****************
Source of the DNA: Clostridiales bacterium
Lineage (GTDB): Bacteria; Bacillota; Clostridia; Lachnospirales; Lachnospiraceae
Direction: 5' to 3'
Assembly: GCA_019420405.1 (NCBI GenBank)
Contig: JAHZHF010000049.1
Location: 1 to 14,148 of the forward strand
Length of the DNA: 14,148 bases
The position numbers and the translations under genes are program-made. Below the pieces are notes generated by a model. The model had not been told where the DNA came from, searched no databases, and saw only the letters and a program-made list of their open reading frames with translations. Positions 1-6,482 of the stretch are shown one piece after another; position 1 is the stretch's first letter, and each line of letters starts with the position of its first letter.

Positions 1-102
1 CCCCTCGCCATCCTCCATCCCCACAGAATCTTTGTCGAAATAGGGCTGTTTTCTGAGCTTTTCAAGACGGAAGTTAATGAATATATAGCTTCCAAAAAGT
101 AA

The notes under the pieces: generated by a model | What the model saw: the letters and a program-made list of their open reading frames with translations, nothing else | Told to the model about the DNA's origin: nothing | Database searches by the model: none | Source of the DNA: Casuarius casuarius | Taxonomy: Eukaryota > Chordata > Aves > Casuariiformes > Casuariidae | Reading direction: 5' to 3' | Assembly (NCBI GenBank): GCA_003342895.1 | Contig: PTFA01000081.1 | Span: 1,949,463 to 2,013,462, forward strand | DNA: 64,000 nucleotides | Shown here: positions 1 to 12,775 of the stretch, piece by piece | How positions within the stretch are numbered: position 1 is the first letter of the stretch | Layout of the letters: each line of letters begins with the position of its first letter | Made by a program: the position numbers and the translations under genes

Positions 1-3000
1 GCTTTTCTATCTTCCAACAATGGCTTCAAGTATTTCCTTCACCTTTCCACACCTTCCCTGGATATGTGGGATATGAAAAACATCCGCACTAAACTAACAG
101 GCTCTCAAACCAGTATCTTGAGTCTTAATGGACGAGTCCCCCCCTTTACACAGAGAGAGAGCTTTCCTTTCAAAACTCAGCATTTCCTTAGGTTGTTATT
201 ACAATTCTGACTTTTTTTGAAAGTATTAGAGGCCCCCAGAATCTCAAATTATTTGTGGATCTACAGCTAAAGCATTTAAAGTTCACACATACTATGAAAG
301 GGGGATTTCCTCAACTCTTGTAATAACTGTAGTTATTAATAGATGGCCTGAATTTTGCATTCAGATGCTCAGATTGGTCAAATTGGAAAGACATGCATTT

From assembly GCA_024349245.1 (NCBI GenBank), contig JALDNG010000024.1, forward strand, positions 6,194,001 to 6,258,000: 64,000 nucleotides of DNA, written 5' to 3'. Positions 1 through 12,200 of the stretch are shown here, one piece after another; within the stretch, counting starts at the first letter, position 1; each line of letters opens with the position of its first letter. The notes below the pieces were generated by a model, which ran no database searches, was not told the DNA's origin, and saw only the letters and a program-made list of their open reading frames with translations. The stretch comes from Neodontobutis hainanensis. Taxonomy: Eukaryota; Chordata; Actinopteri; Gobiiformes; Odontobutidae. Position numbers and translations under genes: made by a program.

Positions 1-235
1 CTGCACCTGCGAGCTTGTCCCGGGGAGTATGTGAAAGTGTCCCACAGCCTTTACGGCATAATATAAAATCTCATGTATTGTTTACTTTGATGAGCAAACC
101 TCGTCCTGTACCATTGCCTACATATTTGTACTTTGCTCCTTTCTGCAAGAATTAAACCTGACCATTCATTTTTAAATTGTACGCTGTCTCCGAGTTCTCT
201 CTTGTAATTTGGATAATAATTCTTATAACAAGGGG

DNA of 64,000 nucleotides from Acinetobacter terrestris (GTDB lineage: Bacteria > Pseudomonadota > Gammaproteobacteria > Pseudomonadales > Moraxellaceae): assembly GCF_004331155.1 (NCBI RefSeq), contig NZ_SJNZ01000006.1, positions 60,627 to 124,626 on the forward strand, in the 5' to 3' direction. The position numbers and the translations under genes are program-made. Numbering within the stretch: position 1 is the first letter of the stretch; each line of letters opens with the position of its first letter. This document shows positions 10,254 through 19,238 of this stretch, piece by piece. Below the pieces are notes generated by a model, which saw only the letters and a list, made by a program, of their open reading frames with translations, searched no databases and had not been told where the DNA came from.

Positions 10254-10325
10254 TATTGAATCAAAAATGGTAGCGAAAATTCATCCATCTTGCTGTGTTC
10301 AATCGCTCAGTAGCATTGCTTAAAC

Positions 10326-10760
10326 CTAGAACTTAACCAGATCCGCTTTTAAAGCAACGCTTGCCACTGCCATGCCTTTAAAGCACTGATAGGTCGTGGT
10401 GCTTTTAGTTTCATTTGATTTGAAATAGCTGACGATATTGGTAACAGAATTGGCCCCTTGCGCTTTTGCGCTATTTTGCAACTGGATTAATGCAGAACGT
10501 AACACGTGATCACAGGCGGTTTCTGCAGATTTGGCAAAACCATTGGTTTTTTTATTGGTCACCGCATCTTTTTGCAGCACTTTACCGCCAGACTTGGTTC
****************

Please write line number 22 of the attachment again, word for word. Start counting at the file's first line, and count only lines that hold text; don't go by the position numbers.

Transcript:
201 CTTGTAATTTGGATAATAATTCTTATAACAAGGGG